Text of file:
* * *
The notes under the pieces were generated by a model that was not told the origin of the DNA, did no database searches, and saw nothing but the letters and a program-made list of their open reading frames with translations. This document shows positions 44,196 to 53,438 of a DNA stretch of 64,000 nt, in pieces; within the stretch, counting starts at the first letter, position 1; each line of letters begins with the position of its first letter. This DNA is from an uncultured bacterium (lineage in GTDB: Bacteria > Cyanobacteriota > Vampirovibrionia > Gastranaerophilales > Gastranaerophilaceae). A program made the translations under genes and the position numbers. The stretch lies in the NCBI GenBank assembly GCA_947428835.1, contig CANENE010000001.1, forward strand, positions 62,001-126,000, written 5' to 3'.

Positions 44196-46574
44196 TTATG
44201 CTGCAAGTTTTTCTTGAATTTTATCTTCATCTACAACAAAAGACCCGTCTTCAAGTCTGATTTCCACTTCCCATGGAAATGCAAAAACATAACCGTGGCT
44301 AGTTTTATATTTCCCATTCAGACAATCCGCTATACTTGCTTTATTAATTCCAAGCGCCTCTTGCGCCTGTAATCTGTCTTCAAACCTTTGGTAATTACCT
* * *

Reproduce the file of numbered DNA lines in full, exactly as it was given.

The notes under the pieces were generated by a model that was not told the origin of the DNA, did no database searches, and saw nothing but the letters and a program-made list of their open reading frames with translations. This document shows positions 44,196 to 53,438 of a DNA stretch of 64,000 nt, in pieces; within the stretch, counting starts at the first letter, position 1; each line of letters begins with the position of its first letter. This DNA is from an uncultured bacterium (lineage in GTDB: Bacteria > Cyanobacteriota > Vampirovibrionia > Gastranaerophilales > Gastranaerophilaceae). A program made the translations under genes and the position numbers. The stretch lies in the NCBI GenBank assembly GCA_947428835.1, contig CANENE010000001.1, forward strand, positions 62,001-126,000, written 5' to 3'.

Positions 44196-46574
44196 TTATG
44201 CTGCAAGTTTTTCTTGAATTTTATCTTCATCTACAACAAAAGACCCGTCTTCAAGTCTGATTTCCACTTCCCATGGAAATGCAAAAACATAACCGTGGCT
44301 AGTTTTATATTTCCCATTCAGACAATCCGCTATACTTGCTTTATTAATTCCAAGCGCCTCTTGCGCCTGTAATCTGTCTTCAAACCTTTGGTAATTACCT